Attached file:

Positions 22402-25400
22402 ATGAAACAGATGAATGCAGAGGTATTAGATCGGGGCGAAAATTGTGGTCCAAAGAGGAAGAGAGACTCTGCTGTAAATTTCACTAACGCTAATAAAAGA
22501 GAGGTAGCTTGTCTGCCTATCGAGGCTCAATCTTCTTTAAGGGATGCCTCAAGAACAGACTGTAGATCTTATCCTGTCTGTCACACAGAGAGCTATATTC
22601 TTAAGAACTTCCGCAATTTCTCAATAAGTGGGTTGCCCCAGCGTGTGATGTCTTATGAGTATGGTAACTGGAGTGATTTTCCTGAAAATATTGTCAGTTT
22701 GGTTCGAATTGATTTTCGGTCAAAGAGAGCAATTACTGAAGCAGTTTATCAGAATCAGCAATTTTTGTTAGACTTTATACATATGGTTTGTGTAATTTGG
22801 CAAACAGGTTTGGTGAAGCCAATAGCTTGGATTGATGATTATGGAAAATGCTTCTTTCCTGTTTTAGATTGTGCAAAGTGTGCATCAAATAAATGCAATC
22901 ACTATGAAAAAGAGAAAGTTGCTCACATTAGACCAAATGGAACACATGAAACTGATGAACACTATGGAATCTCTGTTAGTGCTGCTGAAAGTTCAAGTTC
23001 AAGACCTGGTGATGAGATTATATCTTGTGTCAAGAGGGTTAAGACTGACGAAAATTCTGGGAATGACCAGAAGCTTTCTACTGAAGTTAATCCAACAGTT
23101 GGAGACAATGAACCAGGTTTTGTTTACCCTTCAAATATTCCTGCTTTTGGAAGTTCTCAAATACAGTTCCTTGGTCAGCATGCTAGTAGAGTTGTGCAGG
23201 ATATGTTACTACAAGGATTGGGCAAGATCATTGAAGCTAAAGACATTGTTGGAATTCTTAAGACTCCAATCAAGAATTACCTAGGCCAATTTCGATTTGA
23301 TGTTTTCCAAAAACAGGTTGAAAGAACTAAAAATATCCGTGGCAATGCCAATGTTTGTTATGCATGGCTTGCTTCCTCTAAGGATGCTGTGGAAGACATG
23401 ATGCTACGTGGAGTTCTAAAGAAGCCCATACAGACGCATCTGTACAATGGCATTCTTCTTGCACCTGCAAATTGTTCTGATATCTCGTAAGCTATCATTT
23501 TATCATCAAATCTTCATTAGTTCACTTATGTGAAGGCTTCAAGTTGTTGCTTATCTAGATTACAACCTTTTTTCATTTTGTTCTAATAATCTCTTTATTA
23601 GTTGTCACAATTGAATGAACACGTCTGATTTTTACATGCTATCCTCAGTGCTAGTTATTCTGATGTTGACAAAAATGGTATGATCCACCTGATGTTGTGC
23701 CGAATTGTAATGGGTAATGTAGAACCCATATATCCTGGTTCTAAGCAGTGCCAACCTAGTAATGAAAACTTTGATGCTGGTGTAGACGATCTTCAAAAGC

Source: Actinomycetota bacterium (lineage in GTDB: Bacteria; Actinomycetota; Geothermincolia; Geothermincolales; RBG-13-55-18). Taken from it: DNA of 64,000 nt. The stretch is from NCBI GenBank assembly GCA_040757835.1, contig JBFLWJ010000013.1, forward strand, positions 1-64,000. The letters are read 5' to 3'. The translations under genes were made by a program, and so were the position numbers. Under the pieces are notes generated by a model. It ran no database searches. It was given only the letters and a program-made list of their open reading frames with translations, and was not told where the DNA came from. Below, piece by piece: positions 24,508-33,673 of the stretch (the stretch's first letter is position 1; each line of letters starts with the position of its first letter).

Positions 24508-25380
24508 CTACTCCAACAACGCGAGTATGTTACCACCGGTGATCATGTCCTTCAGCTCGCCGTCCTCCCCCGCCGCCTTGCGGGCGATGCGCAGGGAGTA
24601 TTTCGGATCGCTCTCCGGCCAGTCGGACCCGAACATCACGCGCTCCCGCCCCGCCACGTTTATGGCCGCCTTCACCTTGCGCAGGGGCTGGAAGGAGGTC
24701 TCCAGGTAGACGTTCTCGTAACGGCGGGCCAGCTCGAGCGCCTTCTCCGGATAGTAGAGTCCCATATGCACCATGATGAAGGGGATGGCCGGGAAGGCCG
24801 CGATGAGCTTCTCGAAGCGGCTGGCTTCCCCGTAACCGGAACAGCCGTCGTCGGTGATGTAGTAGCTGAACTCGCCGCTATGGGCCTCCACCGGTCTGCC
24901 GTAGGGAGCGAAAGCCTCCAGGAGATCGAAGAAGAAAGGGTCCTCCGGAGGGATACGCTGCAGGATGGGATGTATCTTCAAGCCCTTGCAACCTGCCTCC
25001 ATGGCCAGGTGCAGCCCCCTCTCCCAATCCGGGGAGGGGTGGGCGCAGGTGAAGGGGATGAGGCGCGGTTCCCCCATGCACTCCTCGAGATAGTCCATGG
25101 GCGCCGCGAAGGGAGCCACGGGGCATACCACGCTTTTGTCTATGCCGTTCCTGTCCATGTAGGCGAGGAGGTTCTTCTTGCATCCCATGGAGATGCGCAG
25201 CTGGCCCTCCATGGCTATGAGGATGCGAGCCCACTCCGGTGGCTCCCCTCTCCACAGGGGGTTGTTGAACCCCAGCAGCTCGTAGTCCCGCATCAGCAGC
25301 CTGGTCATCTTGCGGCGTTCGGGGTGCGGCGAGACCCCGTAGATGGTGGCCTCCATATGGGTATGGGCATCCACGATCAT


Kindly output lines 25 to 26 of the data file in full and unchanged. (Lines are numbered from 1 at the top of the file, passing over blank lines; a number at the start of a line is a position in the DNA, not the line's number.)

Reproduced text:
25201 CTGGCCCTCCATGGCTATGAGGATGCGAGCCCACTCCGGTGGCTCCCCTCTCCACAGGGGGTTGTTGAACCCCAGCAGCTCGTAGTCCCGCATCAGCAGC
25301 CTGGTCATCTTGCGGCGTTCGGGGTGCGGCGAGACCCCGTAGATGGTGGCCTCCATATGGGTATGGGCATCCACGATCAT